Citizen Machinery UK, which supplies Cincom sliding-head and Miyano fixed-head turn-mill centres into the British and Irish markets, has been providing manufacturing solutions to OEMs and subcontractors in their supply chains for virtually the entire time the company has been in business. However, the degree of customisation that it is being asked to engineer into the equipment it supplies has now reached such a high level that it has decided to centralise this side of the business by setting up a dedicated centre, CMSolutions, at its Bushey headquarters.
Managing Director Edward James said, “As the largest supplier of bar fed lathes into the markets we serve and being a specialist exclusively in turn-milling, we felt it was fitting for us to raise the bar in terms of the level of support customers can expect.
“In our industry it is no longer enough to deliver a so-called turnkey package, which is subject to a lot of interpretation and often misunderstood. It can mean simply the supply of a machine, a few cutters and a couple of programs.
“Customers demand more than that these days. They want a fully worked out, end-to-end solution that has been proven off-site before delivery, complete with attachments, peripherals, in-house-written software and perhaps additional robotic functions such as cleaning and packaging. Projects are often demanding in terms of their scope, level of innovation, the process capability to be achieved and return on investment required.”
CMSolutions operates from the Bushey premises independently from the applications department there to project-manage such complex, high-level installations, from initial consultation through design, configuration, assembly and prove-out to delivery, acceptance and training.
The solution could be stand-alone or integrated into a larger manufacturing plant; and it may be a pre-existing package or designed specifically at either the customer’s request or at the instigation of Citizen. In all cases there will be a sound business case for what is delivered. It will be pragmatic, process-optimised and cost-effective, not necessarily the top solution possible, which may be overly expensive and take too long to amortise.
The Bushey venue will also house a permanent exhibition of turn-mill solutions and software, which will often involve automation such as robotic or gantry loading of billets, forgings, and near net shape parts and unloading of components. Additionally, it will show technology that is less frequently encountered, such as in-cycle laser cutting of apertures in the thin wall of a stainless steel stent.
Other specific solution examples to be presented will include the mounting of a digital microscope and a 21-inch screen to assist setting of micro tooling on a 12 mm capacity sliding-head lathe used for watch component manufacture; and the provision on a 32mm capacity sliding-head lathe of a pair of high frequency, 60,000 rpm spindles in the gang toolpost, together with mounting adapters, pneumatic and electrical supplies, custom software and displays for spindle speed feedback.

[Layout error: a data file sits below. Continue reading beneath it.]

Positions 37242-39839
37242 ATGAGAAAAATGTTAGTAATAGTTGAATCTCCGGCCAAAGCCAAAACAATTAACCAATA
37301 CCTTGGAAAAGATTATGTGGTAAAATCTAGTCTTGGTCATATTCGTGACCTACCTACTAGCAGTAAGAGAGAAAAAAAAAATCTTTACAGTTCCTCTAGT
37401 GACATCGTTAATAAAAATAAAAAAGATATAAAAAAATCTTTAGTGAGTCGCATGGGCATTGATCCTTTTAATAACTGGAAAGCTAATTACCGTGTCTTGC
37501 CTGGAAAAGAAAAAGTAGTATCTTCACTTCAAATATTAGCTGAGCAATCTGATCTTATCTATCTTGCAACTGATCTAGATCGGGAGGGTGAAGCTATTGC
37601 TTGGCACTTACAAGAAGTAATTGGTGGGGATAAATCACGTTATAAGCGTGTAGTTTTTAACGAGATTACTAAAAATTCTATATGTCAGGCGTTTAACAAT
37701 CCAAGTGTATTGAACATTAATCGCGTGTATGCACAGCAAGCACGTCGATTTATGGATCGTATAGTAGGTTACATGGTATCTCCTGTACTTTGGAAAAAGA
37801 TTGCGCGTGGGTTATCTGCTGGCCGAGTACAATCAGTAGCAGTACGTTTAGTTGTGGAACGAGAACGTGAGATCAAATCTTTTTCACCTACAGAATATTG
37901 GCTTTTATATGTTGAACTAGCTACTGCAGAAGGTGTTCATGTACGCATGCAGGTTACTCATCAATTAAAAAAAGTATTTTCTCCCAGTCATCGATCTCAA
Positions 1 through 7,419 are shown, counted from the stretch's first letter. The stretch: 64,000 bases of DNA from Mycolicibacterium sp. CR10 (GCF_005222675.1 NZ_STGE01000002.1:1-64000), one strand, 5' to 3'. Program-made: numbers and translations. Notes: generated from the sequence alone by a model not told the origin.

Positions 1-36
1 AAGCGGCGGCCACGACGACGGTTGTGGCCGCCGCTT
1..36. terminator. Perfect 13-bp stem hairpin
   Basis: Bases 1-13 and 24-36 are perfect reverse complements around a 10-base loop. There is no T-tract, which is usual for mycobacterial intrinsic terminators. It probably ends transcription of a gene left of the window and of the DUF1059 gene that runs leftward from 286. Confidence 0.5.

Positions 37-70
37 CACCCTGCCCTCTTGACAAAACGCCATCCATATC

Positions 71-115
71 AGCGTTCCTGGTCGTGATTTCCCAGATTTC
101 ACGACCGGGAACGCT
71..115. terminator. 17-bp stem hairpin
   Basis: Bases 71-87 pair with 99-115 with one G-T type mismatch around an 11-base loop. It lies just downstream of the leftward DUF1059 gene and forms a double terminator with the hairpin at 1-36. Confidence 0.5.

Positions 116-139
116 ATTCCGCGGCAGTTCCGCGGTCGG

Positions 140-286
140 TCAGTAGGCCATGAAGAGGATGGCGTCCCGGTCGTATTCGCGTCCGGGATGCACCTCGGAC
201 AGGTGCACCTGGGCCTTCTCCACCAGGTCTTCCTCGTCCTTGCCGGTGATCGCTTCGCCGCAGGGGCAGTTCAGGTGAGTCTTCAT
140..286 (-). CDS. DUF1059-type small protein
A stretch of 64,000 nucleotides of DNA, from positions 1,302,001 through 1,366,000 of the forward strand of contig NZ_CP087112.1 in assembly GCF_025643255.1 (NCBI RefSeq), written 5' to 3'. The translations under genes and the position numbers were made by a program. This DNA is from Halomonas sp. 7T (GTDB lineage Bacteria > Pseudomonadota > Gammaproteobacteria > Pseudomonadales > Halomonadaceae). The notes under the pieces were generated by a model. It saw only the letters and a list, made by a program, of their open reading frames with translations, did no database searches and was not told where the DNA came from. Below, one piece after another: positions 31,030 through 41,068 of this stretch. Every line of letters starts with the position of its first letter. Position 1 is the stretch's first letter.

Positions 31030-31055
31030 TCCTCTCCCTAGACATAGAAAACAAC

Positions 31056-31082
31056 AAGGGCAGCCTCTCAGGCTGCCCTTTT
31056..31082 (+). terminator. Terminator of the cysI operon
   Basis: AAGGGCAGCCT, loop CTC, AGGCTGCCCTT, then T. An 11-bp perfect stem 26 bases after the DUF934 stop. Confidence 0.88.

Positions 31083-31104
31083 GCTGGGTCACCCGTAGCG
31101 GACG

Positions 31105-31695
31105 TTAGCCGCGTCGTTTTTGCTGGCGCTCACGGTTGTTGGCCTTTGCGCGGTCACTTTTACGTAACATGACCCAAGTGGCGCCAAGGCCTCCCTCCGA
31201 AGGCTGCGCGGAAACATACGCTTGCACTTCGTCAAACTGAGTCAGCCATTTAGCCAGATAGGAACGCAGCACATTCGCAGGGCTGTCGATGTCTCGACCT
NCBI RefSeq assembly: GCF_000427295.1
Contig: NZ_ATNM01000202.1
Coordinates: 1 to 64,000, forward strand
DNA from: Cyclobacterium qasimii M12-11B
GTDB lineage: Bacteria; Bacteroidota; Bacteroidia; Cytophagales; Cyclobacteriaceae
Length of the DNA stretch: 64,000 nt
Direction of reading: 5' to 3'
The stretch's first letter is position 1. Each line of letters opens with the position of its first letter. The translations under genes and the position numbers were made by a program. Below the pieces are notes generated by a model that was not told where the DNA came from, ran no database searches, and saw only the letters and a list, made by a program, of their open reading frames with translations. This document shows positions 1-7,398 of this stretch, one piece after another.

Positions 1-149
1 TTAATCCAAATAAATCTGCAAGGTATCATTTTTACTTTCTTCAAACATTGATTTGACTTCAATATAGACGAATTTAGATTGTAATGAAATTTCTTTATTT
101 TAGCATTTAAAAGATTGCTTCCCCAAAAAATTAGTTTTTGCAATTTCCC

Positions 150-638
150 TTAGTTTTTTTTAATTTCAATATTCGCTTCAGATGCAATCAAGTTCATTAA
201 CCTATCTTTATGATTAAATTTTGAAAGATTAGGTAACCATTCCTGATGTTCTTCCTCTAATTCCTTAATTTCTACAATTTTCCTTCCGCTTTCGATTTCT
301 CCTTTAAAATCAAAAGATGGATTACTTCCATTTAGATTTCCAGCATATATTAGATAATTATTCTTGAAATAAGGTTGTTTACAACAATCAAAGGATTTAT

Mr James added, “We could see the direction of travel towards the need for a greater degree of machine adaptation to meet customers’ production requirements, so we have had this development in mind for several years. It was part of the justification for establishing our Turning Centre of Excellence in Brierley Hill last year.
“The showroom and technical centre there is now the main location for machine arrivals, configuration and despatch, leaving Bushey free to concentrate on technology advancements and their permanent display and demonstration.
“Customers are looking for stable running of their lathes over long periods. We already have our LFV non-macro chipbreaking software to assist in that goal, which is programmable and especially beneficial when cutting materials that tend to produce stringy swarf. It is another example of the importance and focus Citizen places on technological progress.”
As a postscript, he mentioned that Citizen as a group reinvests one-quarter of its annual profit into research and development and is continually launching new machines and technology, such as LFV, which has been extended recently from the main spindle to the sub spindle on many Cincom lathes and is increasingly available on the Miyano range of fixed head lathes also. Another recent innovation is an automatic tool changer on the L20 Cincom sliding-head model.
There will be a significant and ground-breaking new launch in the first half of 2021 of a lathe designed by Citizen Machinery UK that the Japanese parent company has agreed to manufacture. All of this activity dovetails neatly with the formation of CMSolutions, which Mr James predicts will gain in importance as manufacturing industry moves forward after the pandemic and looks for ever more efficient methods of production and return on investment.
He also thinks that opportunities will be enhanced by increased reshoring of manufacturing from China and elsewhere, coupled with the emergence of electromobility, which will be beneficial for Citizen and other lathe suppliers in particular, as plug-in hybrid electric cars contain a higher proportion of rotational parts than conventional vehicles.